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Vega doesn't break on Peak

Marathon notes

By Bob Wallace/The Gazette

In order to qualify for the world championships of mountain running, Dan Vega of Colorado Springs needed a top-10 finish in Sunday's Pikes Peak Marathon.

He got it.

Despite falling to ninth place at one point and battling altitude sickness for most of the race, Vega, 29, finished eighth in 4 hours, 14 minutes, 24 seconds.

For the first 61/2 miles Vega kept pace in third position but in the thin air near the summit, he started breaking down.

``The altitude really whacked me today,'' said Vega, winner of the 1995 Triple Crown of Running.

Light-headed, nauseous and feeling weak the last mile to the summit, Vega slowed to a walk and was fifth at the turn.

There he ``wondered if I should just stop.'' Instead Vega ``kept running and hoped it would go away.''

It didn't. On the tricky descent, Vega dropped to ninth.

``I was worried because if someone else caught me I didn't know what I was going to do,'' Vega said.

Fortunately, Vega caught a second-wind on the final 3 miles of the course.

``It felt too easy the last three miles,'' said Vega, who moved into eighth place in that stretch.

``I was just hoping to make it down before somebody caught me.''

The world championship of mountain running will be held in the Czech Republic this year.

BACK IN THE PACK: Returning from a four-year leave-of-absence from running, Terrie Archer of Colorado Springs got back in step by finishing third among the women.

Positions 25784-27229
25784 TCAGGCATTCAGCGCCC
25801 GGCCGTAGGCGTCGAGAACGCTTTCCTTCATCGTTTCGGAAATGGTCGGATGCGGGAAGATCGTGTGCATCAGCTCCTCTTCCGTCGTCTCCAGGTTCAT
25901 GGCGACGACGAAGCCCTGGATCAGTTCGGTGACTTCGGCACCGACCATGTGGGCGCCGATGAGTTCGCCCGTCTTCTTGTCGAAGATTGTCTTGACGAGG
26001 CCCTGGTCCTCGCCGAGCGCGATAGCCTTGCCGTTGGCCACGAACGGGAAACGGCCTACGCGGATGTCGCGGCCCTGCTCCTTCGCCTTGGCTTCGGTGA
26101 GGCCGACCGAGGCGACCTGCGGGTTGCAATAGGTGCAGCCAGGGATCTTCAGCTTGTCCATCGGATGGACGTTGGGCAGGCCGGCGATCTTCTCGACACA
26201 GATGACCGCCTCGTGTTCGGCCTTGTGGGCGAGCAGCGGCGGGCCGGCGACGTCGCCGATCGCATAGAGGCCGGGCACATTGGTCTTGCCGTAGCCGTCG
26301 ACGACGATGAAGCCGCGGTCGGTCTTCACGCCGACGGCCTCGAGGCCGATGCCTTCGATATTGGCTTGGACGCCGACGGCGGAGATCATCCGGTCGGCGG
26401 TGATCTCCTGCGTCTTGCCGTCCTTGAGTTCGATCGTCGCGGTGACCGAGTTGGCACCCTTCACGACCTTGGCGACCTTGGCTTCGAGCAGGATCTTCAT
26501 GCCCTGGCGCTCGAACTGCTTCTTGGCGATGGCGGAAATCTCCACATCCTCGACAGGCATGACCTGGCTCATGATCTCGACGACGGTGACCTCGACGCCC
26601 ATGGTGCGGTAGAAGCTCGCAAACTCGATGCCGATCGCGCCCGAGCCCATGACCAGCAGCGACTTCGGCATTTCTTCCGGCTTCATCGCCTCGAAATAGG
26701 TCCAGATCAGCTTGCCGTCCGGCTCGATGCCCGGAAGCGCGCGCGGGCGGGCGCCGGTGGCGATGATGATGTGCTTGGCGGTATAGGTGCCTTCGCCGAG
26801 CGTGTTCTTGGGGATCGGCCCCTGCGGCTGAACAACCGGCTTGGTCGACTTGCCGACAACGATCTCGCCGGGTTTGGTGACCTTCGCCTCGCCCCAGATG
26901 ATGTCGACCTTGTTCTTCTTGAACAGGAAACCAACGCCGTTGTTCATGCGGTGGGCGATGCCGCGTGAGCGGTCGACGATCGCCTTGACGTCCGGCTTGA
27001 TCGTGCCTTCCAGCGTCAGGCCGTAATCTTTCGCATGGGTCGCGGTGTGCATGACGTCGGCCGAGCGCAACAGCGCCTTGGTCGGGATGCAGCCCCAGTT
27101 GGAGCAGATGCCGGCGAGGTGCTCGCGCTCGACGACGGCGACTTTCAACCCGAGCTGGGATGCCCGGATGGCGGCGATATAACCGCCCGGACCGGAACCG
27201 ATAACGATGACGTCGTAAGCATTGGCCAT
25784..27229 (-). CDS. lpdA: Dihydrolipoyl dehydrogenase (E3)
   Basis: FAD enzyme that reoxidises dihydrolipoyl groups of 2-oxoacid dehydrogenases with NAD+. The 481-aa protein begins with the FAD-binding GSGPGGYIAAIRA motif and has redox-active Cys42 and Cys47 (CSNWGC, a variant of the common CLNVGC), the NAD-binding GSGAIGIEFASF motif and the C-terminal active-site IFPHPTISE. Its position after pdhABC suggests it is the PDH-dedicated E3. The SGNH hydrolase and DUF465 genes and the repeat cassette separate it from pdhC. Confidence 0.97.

``This is a wonderful comeback for me,'' Archer said of her 5:05:51 time.

Seventh at the turn on the summit, Archer made her move on the descent.

``I trained well, so even though the altitude held me back (going up), I had lots of legs left on the way back down,'' Archer said.

UP THE MOUNTAIN, BUT NOT OVER THE HILL: After competing in seven Ascents, Ben Chavez, 52, of Colorado Springs ran his his first Pikes Peak Marathon Sunday - and won. Finishing 25th overall, Chavez's time of 4:49:49 was best in the 50-55-year old division. He also won the 1995 Triple Crown of Running in the 50-54 division.

JUST THE FACTS: According to race director Carl McDaniel, the 800-plus runners in the Marathon require a lot of support to conq uer a 26.21-miles course that rises 7,815 feet in elevation.

How much support?

Volunteers: over 500. Number of aid stations: 6. Emergency personnel: 50 members of the El Paso county search and rescue team, and 20 paramedics. Sports drinks: 200 gallons at each station. Water: 200-300 gallons at each station.

REAL CHAMPS: Waiting at the finish line was Steve Gachupin, who holds the record of six straight Pikes Peak Marathon wins from 1966-1971. Gachupin, 54, was the first participant ever to run the entire course non-stop. . . . Mario Anaya finished 41st in the Marathon, but what makes it so amazing is that the 48-year-old Mexican finished 216th in Saturday's Pikes Peak Ascent. It was the sixth straight year he has run both.

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